This is such an important topic because as our nut allergic children grow up, we will have to help them handle this very important issue. I think that one of the best lines is "your breath stinks!" and then they should go brush their teeth but is that enough to avoid a reaction in someone who had a snickers bar an hour earlier or who was munching on the M and M's while drinking a beer just before you got close?
Need help so when our son grows up, I know what to say!!

Posted on: Thu, 07/12/2001 - 12:03am
Rach's picture
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Joined: 05/01/2001 - 09:00

Well, yes, summer is here, and there are many parties because all of our exams ended a month or so ago.
So, this has come up a few times because of all the parties. There has been only the one close call about three weeks ago - me and a boy were just dancing - holding hands and just dancing, but my hands got itchy and so did my eyes. Thank god I didn't kiss him! I went to casualty anyway, because my friends were worried, and my parents were away, so we couldn't call them (apart from the fact that it would really not impress them). But I was fine, but it has made me more realistic - I have to check right away (I don't "want" to, but it's going to have to be done).
AlwaysAviodAnaphylaxis, I don't think that just having someone brush their teeth is enough - it's unlikely that they will remove very much of the nut traces, and if they are going to be kissing, well, it's just not worth it.
But thanks for asking Gwen! Off to a party tonight as it happens, so fingers crossed.
There is one potential hazzard on the cards for next week so I might make an excuse and not go (which is unlike me because I LOVE parties). My friend who lives about an hour away wants me to stay at hers for a couple of nights, and wants us to go into Oxford at night to a restaurant (Mongolian - I don't have much idea about what sort of food it will be). And she is trying to set me up with some boy I have never met (which I'm not keen on because he is 20 - yup, I know that is older, I'm not so keen). But because he hasn't met me he isn't going to know about my nut allergy, and I hate relying on other people to explain it because you never know if they have got it exactly right or not.
HELP!
Take care
Rach

Posted on: Thu, 07/12/2001 - 8:52am
KarenT's picture
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Joined: 10/30/1999 - 09:00

Rach, if you are going to go on the blind date, what about asking your friend to give the guy your phone number. That way you could chat before the date, get to know each other and slip in a "oh by the way did my friend tell you I have life threatening allergies?" I always find I can say alot more on the phone than in person.
Do you know any stories of someone else that you could talk about such as-"I know this other girl with LTA that kissed a guy after he had eaten a peanut chocolate bar..."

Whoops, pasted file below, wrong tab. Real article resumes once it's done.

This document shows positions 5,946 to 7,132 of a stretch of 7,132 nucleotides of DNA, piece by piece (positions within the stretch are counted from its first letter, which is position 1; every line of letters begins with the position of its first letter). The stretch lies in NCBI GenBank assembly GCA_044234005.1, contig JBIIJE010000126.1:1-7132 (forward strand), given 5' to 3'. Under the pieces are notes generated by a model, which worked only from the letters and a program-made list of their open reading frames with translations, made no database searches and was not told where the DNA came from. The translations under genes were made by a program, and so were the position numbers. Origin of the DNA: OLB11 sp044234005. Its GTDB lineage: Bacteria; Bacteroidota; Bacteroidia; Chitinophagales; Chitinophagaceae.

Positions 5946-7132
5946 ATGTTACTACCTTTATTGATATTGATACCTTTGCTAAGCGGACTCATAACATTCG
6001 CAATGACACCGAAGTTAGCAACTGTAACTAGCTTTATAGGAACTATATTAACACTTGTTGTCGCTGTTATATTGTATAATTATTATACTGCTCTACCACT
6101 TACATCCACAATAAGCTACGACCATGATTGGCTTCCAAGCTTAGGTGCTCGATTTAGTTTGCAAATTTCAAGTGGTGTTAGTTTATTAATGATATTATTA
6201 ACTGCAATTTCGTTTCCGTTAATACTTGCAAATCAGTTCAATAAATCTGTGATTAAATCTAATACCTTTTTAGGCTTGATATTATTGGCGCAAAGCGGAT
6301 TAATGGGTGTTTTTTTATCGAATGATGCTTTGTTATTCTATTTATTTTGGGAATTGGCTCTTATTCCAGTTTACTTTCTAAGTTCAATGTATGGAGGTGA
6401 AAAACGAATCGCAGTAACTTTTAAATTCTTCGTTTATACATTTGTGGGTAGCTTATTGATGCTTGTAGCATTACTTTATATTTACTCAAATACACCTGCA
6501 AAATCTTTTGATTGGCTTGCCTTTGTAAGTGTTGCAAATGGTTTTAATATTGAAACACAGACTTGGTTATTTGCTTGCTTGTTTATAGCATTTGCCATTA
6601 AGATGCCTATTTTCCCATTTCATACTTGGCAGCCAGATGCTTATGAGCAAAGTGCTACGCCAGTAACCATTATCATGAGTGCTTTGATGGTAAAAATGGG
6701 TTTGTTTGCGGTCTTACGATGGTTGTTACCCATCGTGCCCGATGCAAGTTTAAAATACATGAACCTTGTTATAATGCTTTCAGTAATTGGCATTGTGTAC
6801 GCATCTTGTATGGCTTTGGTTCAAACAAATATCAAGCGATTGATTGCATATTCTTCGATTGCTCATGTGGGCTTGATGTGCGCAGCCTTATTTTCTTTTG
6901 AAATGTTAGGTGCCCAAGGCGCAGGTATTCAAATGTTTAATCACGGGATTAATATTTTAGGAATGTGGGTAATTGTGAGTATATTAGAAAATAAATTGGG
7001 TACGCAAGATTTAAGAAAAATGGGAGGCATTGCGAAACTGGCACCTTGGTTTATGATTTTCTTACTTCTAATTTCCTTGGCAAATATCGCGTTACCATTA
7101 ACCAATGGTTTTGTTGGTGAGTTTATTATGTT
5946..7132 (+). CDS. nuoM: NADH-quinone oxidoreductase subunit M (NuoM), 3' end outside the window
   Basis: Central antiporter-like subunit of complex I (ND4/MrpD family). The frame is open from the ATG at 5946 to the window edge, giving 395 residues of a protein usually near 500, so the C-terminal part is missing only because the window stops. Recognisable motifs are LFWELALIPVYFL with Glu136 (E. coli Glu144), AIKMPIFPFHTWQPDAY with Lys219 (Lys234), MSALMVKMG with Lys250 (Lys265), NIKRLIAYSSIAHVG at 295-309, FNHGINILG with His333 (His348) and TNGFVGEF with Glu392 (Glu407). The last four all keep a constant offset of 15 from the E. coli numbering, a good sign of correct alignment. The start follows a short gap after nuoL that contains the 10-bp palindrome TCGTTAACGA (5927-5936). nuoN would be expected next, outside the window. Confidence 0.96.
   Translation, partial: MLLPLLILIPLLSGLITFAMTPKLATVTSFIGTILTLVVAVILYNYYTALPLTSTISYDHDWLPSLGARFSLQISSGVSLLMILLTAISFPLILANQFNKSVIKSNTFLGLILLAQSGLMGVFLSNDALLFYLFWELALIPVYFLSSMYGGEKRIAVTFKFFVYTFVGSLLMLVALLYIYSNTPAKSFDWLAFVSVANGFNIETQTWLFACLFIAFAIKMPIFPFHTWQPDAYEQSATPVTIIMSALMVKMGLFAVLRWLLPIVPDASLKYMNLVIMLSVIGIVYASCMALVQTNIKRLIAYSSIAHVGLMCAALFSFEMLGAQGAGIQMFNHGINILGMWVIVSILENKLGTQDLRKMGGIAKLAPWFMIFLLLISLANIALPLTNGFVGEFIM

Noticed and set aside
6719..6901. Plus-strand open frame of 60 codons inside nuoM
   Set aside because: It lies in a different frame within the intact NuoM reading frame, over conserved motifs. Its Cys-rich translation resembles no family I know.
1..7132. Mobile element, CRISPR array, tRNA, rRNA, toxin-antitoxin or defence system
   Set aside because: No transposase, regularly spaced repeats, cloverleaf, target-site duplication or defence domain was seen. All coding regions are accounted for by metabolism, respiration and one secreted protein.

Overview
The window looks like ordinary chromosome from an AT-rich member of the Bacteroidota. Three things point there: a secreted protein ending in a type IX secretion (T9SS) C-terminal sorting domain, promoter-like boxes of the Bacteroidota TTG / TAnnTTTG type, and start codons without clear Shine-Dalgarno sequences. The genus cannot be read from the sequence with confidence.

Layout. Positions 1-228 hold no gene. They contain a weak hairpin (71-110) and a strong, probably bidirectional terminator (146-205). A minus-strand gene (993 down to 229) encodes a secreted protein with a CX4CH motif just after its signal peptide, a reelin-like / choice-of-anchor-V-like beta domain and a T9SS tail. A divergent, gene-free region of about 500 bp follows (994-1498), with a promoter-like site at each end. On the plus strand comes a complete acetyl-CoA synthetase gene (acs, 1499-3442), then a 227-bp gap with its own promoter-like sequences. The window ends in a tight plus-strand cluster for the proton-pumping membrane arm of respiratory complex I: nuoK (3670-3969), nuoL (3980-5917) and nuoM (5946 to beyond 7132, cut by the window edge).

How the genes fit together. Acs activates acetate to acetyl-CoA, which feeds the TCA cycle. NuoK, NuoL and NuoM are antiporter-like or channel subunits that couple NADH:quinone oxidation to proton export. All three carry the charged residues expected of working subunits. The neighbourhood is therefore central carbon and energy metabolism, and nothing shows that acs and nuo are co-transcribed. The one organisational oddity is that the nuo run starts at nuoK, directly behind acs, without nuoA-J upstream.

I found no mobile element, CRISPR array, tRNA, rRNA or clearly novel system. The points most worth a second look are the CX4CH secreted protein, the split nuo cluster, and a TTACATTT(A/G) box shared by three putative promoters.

That way you become the 3rd party in the story but yet get your point across.
Good luck, this is an area I am not looking forward to for my 11 1/2 year old daughter.
Is it legal to lock her up in her room!? LOL
------------------
Karalot

Posted on: Thu, 08/23/2001 - 4:57pm
Anna's picture
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Joined: 07/20/1999 - 09:00

And, of course, there are other, more 'intimate' allergies.
I've read that peanut protein has been detected in semen, possibly causing reactions, but other women are simply allergic to the semen itself.
Hope this isn't too risque. This *is* the adults section. [img]http://uumor.pair.com/nutalle2/peanutallergy/wink.gif[/img]
More info.:
[url="http://allergies.about.com/cs/intimate/index.htm"]http://allergies.about.com/cs/intimate/index.htm[/url]

Posted on: Fri, 08/24/2001 - 9:52am
Claire's picture
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Joined: 04/19/2000 - 09:00

Rach I am so glad to hear you raise this question,because I am dreading this day. Are you a very shy girl?? Very important to know in order to help you. Chris is extremely shy and would probably have a hard time with this. YOU KNOW he is only 15 you to would be a match. O.K just kidding and trying to make you smile. I am sure that this is why I have never allowed my son to date. I feel that I have worked so hard to make him safe that I would not handle a girl friend well. In Fear i am sure. I know he is talking to some and the fear of peanut bothers him.
I think that maybe your mom or dad should make an appoint to talk to your boy friend this way cover all basis and teach him. If he is not willing to listen then he is not worth it. Remember the one you end up chosing has to be perfect. Let your parents do it if it embarrasses you. Chris knows me I would.I don't believe in embarrassing things when it comes to the allergy.
Maybe you could invite him over to dinner and explain the measures that you have to take. If you don't want a houseful of people there then maybe your parents would allow you to cook him a safe meal at your house. I know that when i do allow dating it will be so hard to trust a new person in my sons life. Please relationships are hard enough to handle and yours will be even more special if he is willing to listen. Take care and feel free to mail us at home. claire